Another puzzling development has been the allocation of 2.5 hectares of forest land to each forest dweller. Surely there are some lands that should be held as a kind of commons, owned by everyone in general and no one in particular. Such a notion should equally apply to lands within urban agglomerations, however large or small, including village settlements. The land within the settlement is a kind of commons, held in trust for the common good. Parcels might be demarcated for individual use, but if the allottee does not use the land for years and years it should revert to the commons for re-allotment. Any change in the value of the land in the interim belongs to the commons and not to the allottee. The notion that land within a settlement, once demarcated, is in the nature of private property, and appreciation is to the credit of the allottee (who has done nothing to promote its value) should be replaced by the notion that land, if not used, is common property and may be deployed for other uses. If it is used then of course the allottee may continue to enjoy its use and benefits. If not, it reverts to the commons. Such an approach would incidentally greatly simplify the redevelopment of slums, where the original paper "owners" of the property are simply out of the picture and the land can be re-assigned for residential accommodation of its current occupants, among others.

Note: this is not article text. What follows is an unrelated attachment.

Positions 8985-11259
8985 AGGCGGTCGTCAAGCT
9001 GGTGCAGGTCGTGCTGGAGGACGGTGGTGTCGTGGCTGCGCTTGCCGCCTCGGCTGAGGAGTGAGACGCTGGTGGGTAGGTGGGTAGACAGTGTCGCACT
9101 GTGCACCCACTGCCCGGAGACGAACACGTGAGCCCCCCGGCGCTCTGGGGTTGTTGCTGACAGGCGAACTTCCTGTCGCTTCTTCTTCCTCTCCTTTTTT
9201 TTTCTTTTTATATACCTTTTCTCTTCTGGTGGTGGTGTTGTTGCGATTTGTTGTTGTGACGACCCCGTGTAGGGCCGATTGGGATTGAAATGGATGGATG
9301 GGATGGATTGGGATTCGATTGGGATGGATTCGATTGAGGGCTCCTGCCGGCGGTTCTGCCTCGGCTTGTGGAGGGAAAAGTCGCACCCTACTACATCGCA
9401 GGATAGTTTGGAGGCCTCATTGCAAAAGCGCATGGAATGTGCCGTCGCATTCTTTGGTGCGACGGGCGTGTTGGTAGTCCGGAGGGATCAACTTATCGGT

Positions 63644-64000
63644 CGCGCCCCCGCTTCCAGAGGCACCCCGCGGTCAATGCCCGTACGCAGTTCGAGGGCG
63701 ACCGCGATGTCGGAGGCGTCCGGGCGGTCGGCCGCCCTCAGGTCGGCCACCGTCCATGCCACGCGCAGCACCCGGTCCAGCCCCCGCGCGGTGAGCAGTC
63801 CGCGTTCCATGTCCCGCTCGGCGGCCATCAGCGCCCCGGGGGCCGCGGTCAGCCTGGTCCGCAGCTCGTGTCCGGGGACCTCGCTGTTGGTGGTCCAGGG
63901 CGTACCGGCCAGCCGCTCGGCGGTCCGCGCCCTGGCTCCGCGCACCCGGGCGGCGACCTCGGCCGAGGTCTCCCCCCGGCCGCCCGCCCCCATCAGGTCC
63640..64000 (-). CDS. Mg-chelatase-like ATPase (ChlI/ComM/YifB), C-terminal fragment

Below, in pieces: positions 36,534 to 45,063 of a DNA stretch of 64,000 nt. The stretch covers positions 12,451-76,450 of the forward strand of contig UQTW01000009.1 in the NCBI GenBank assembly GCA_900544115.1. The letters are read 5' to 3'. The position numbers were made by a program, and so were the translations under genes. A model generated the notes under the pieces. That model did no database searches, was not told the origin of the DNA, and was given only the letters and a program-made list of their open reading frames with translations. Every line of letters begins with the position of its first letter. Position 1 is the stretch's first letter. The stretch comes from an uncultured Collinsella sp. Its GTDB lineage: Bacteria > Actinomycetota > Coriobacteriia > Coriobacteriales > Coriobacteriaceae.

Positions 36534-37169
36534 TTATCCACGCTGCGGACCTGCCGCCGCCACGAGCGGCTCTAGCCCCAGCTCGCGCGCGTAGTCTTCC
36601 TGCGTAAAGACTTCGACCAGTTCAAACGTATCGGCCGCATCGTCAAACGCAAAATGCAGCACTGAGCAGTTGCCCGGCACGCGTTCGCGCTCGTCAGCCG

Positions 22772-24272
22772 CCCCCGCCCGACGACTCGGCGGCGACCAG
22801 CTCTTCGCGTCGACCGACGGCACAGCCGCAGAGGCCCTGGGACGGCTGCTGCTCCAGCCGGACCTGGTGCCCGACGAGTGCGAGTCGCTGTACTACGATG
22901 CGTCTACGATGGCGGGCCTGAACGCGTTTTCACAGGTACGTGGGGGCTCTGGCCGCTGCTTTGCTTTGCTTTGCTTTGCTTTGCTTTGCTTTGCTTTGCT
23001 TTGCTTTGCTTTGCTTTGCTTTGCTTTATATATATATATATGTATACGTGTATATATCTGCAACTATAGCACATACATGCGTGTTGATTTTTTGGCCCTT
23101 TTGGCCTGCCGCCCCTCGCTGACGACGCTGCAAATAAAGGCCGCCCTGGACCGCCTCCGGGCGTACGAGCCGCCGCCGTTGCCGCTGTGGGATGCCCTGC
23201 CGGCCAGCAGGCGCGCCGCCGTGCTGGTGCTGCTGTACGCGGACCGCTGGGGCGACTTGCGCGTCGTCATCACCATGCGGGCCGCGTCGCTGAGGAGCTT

Shirish B. Patel, Mumbai









The battlelines were drawn in both Uttar Pradesh and West Bengal a while ago, but Tuesday's by-election results have made this much clear: both Mayawati and Mamata Banerjee are winners.

There was some speculation that the Bahujan Samajwadi Party was losing its cachet but having won 8 of the 11 seats in Uttar Pradesh, Mayawati is on top once again.


In West Bengal, it appears that the rout of the Left Front in the assembly elections of 2011 is a foregone conclusion. The Mamata factor is sweeping through the state, the Trinamool Congress having won seven of the 10 seats and its ally, the Congress, one seat.


The losers are also equally obvious. The Samajwadi Party must be licking its wounds as it has suffered substantially. Not only did it lose its seats but it also lost the prestige battle.


In a worrying turn of events for the party's prospects, Raj Babbar, who recently quit the SP and joined the Congress, defeated Mulayam Singh Yadav's daughter-in-law by over 85000 votes.